HIS wife has conquered a mission on the world’s biggest mountain and now Scotland captain Danny Brough hopes to do likewise to rugby league’s world champions.
The Huddersfield Giants stand-off leads the Bravehearts against Australia in tonight’s opening Ladbrokes Four Nations game at Hull KR.
Wife Jenna – whose father Ian Madley, coincidentally, played for the Robins for nine years – climbed to Mount Everest base camp last week to help raise £200,000 in memory of rugby league legend Steve Prescott.
She also became a world record holder last year when she played rugby near the top of Mount Kilimanjaro.
“She got to the top on Sunday and they’re back home on Friday at half-six in the morning so she’ll be coming to the game,” said Brough.
“She was struggling at one point, throwing up and things like that, but has done really well and they’ve achieved what they set out to do – base camp – so I’m really proud of them.
“Now we face Australia and it’s exciting times. I just hope we can stand up for 80 minutes and have a go at the big three teams.
“It’s a challenge for us to compete and we’re under no illusions about how hard they’ll be. We’ve got to go out with a smile on our faces and try and cause an upset along the way.”
No fourth-ranked side has even won a game in the competition and this is now the fifth year of its incarnation, illustrating just how dominant Australia, New Zealand and England have been. It is Scotland’s first venture into the Four Nations – France, Wales, Papua New Guinea and Samoa have each had a stab to no avail – but it is arguably their strongest squad yet and Brough feels they can break that duck.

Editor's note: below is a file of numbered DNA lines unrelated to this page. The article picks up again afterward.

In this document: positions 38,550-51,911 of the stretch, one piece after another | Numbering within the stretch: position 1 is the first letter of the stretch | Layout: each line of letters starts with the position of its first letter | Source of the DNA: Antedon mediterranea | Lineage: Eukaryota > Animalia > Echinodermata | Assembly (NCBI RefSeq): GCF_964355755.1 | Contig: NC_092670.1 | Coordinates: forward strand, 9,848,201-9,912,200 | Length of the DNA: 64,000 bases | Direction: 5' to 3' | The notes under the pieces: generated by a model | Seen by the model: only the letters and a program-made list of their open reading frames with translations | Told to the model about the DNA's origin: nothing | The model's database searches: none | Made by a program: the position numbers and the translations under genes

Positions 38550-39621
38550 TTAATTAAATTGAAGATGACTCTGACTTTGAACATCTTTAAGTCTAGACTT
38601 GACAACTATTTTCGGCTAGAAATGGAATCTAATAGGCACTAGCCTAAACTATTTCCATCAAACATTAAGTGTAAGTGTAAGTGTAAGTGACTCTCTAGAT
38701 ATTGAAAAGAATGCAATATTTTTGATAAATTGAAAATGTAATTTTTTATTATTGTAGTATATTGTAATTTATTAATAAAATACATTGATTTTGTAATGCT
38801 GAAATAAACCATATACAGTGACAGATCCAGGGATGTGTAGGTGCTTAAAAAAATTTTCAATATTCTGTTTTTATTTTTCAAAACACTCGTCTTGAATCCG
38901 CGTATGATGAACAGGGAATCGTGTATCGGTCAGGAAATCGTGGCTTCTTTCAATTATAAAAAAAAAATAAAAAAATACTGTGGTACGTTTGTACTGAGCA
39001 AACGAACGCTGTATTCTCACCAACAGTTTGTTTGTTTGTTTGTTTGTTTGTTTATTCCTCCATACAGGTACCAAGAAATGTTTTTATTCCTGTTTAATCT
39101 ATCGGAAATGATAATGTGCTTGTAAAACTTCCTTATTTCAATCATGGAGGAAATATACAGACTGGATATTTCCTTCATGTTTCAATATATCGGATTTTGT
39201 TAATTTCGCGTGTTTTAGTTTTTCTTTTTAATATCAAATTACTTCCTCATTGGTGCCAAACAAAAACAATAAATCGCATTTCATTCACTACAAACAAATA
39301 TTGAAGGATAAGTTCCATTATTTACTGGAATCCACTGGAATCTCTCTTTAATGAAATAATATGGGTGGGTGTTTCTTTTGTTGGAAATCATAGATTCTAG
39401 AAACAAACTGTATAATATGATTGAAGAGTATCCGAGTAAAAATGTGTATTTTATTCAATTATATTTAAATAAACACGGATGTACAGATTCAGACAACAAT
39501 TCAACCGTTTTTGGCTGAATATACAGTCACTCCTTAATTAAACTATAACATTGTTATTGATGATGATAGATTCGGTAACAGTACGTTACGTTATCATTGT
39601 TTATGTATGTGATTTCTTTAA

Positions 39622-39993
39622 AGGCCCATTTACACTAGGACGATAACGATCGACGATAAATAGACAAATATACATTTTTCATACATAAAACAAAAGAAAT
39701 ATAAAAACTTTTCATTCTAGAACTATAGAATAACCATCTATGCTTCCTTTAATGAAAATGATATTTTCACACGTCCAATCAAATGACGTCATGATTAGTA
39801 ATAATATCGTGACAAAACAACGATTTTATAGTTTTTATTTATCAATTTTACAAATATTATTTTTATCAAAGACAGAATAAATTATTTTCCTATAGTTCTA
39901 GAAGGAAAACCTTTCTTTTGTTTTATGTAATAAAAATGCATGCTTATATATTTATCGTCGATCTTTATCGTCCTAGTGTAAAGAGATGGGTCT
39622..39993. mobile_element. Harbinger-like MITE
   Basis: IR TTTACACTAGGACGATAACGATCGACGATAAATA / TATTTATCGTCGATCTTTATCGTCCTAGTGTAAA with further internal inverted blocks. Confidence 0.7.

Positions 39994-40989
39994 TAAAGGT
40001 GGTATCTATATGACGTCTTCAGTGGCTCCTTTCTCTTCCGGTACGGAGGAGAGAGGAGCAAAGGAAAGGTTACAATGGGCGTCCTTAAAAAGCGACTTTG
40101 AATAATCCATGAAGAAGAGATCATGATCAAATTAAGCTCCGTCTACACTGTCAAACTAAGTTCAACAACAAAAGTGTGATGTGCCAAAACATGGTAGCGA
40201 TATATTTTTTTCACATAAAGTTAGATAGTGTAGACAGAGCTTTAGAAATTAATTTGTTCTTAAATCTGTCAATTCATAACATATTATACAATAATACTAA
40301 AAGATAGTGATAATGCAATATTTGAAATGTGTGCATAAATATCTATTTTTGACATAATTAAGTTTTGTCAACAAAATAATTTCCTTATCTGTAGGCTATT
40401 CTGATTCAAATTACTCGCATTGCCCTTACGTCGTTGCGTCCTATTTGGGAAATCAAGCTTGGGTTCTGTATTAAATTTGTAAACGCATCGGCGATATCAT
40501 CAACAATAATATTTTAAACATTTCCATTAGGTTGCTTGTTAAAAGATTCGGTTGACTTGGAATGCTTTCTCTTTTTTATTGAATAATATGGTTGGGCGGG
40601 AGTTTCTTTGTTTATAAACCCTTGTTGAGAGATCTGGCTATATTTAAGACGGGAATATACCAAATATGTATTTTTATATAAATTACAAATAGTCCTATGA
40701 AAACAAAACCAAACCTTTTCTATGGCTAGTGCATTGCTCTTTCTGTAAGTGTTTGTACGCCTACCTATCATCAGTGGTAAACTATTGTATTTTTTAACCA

“I’d like to think so,” said the player, who first represented Scotland in 2004.
“Nobody goes out to lose and you don’t think you will. We’re a group that is honest and pretty smart. I think if there is an opportunity to beat a team we’re the ones to try and do that.
“I still love playing for Scotland even more now seeing (North Queensland’s) Lachlan Coote coming over and Wigan’s Lewis Tierney.
“It shows people do care and want to play for Scotland.
“I like to see it grow. I’m proud of what the boys are doing.”
Meanwhile, the last time Brough played at Hull KR was just five weeks ago when his late drop-goal secured Huddersfield a win and Super League survival – condemning Rovers to the Million Pound Game.
He bravely turned up a week later, beer in hand, with Robins fan Jenna to see Hull KR ultimately lose to Salford Red Devils and suffer relegation.
“A repeat of that one-point win would be nice on Friday,” said the 33-year-old, who famously helped Hull FC win the 2005 Challenge Cup.
“It might be the first time KR fans are behind me! I’m looking forward to it; I like going to Hull. They’re passionate about rugby.”
Brough, of course, did briefly swap allegiances to England in 2012 when he played one game against the Exiles but Steve McNamara then bizarrely overlooked him that autumn and – the year he won Man of Steel – for his elite training squad the following June, too.
Dewsbury-born Brough reverted back to Scotland for the 2013 World Cup where he led them to a first-ever quarter final.
What if Wayne Bennett had taken over England a couple of years earlier?
“No, I’ve no regrets,” he said.
“That is what it is. I’m 33 now and still enjoy my rugby as much as I did back then.
“Time’s gone by; it could have been England, could have been Scotland but I’ve been (mainly) Scotland since 2004 and that’s something I’m really proud of.”